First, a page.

Hodgie San: Core Beliefs
Hodgie’s view on the science (or is it art?) of training
Regarding sound training methods and the science behind them, which have been discussed a lot lately: I can honestly say that after 30 years of involvement in long distance running as an athlete and a (sort of) coach, I cannot tell anyone “exactly” how he or she should train.
I only know what worked for me and my contemporaries; I can offer broad guidelines based on that experience, giving young runner a starting point to work out what will be best for him or her.
I have read books by David Costill, Jack Daniels, and Peter Pfitzinger/Scott Douglas. Very interesting. I highly recommend them, but contrast them with books by Arthur Lydiard and some of the great biographies – Peter Snell, Murray Halberg, Ron Hill, Ron Clarke, Clarence DeMar, and even Bill Rodgers and Frank Shorter. The latter provide inspiration and methodology. While reading them you want to head out for a run.
Everything we need to know about training was discovered many years ago through the ultimate science: trial and error. The exercise physiologists merely explain (perhaps correctly, perhaps not) why they think these methods work, and many write books suggesting they themselves invented the best methods.
When you begin to believe, that is when you will be on the right track to try and accomplish whatever you have set out to do. My advice is to start with Lydiard for some sound training methods, followed by the “Horatio Alger”-type biographies for inspiration.
Frannie and I were married in 1986 and the next year moved to Clinton, Mass., where we currently reside. We moved here from Hopkinton, Mass., where, I believe, I still hold the resident record for the Boston Marathon (2:14:50 in 1986). We moved to Clinton on the day of the Boston Marathon in 1987. I enjoy living here in our vast two-bedroom estate overlooking Coachlace Pond. (Coachlace is that frilly stuff on curtains once seen on trains and such; a mill which manufactured it was once found nearby). We are located near the Wachusett Reservoir, a great place for running. Other appealing aspects of the town include affordability and its resemblance to a miniature (13,000 vs. 100,000) Lowell: Old New England Mill Town, U.S.A.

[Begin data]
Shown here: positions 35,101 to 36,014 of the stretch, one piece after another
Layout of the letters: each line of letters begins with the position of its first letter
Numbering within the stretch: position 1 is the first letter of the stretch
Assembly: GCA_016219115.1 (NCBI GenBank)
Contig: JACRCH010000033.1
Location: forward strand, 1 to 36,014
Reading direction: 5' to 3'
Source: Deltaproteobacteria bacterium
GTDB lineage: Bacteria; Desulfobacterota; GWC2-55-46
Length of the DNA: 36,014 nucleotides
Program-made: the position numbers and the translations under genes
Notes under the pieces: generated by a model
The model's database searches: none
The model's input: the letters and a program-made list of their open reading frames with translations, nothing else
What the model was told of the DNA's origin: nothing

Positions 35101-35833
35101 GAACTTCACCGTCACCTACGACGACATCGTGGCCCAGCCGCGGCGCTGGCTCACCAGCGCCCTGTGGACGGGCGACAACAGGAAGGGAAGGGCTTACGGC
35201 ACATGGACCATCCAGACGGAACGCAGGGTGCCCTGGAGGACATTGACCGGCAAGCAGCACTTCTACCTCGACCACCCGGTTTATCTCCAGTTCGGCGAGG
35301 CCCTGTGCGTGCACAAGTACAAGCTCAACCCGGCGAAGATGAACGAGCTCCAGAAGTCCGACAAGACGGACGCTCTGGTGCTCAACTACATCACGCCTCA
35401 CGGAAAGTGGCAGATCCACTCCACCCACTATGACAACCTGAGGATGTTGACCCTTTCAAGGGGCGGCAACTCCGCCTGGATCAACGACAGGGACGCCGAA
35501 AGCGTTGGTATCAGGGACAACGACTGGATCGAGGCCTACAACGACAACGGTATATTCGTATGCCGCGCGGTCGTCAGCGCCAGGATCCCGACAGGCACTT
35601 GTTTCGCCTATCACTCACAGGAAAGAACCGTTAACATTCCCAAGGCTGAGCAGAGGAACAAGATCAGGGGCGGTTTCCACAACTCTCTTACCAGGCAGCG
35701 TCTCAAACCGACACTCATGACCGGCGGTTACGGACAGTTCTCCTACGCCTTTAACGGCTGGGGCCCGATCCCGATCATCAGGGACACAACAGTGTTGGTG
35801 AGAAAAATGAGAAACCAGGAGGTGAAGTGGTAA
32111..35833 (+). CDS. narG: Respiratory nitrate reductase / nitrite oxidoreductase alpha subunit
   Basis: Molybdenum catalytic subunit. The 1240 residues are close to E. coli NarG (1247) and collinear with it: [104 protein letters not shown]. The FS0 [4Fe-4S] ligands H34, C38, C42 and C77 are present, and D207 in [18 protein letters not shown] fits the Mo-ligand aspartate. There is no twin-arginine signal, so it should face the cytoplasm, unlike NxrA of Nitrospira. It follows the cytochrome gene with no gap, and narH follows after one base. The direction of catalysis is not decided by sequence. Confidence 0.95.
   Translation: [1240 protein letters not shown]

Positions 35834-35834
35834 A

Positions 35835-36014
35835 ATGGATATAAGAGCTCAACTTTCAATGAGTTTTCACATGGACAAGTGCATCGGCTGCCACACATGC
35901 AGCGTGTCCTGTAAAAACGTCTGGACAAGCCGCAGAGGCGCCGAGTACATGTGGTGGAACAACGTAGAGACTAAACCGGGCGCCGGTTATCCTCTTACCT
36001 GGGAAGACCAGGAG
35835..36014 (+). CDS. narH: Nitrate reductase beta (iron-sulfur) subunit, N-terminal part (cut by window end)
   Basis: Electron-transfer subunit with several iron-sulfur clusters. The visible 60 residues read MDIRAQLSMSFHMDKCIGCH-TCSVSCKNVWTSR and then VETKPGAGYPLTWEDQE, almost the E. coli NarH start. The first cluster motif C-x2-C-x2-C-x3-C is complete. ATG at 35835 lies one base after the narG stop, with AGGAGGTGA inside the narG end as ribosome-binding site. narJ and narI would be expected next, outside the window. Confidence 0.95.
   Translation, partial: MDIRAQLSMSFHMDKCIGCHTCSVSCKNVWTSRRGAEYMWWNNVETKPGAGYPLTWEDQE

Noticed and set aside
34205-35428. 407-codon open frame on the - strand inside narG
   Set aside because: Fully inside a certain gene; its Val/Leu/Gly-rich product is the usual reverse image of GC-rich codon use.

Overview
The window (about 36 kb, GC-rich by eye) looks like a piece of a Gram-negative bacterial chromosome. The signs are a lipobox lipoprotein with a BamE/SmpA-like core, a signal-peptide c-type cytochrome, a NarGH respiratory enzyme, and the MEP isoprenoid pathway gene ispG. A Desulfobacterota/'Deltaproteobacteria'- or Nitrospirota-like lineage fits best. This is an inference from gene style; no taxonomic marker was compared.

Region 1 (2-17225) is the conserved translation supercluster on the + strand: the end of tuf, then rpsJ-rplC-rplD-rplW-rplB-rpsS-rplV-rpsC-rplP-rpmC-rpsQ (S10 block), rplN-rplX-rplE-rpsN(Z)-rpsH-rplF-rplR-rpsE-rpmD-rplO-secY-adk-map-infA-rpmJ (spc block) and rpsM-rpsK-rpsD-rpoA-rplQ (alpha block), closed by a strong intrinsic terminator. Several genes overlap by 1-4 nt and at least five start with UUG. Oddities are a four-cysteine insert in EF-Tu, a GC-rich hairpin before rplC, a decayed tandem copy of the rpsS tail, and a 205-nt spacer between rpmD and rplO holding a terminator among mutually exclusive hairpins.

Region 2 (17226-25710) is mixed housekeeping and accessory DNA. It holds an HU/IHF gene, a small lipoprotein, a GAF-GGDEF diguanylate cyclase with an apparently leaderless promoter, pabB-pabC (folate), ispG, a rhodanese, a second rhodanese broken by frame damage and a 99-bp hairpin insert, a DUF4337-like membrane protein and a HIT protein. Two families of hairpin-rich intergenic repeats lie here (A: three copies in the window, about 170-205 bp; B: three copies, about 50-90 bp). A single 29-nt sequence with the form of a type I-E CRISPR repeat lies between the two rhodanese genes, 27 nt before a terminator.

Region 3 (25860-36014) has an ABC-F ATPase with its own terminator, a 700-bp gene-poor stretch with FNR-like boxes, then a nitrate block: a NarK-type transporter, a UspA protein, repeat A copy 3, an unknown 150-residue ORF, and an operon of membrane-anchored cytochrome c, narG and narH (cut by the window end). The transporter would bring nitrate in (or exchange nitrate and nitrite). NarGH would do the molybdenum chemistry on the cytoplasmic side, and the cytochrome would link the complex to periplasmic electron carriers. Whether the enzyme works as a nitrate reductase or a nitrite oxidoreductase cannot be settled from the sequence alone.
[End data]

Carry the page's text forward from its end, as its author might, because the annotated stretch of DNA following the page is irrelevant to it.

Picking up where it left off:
I formerly worked in the athletic shoe industry before going back to school at the University Of Lowell in 1986 and coaching the women’s teams there from 1986 to 1990. I applied for many coaching positions (over fifty) after graduation, with no success. I still apply for some from time to time and have a folder full of rejections from pretty much every major university in the country. No matter – it just was not meant to be. I currently work as a law librarian for a large Boston law firm and, after getting into this type of work quite by accident, have been doing it for the last 10 years. I am finally planning to get my MLS in 2001, since it looks like this will be my “career” until the bitter end.
But enough about ME. My wife Frances works in the computer industry. She formerly competed (1984 picture) for the Greater Boston Track Club and has run a 37:00 10k and a 3:08 marathon. She was a swimmer/runner at Boston College.
Lillian came along in 1992 and is currently into Karate. She has competed in the Dartmouth Relays Grafton County one-lapper the last two years. She formerly participated in dance (ballet and tap) and has tremendous coordination – unlike her dad.
We’re just a little family here in Clinton, and I think we’re doing OK.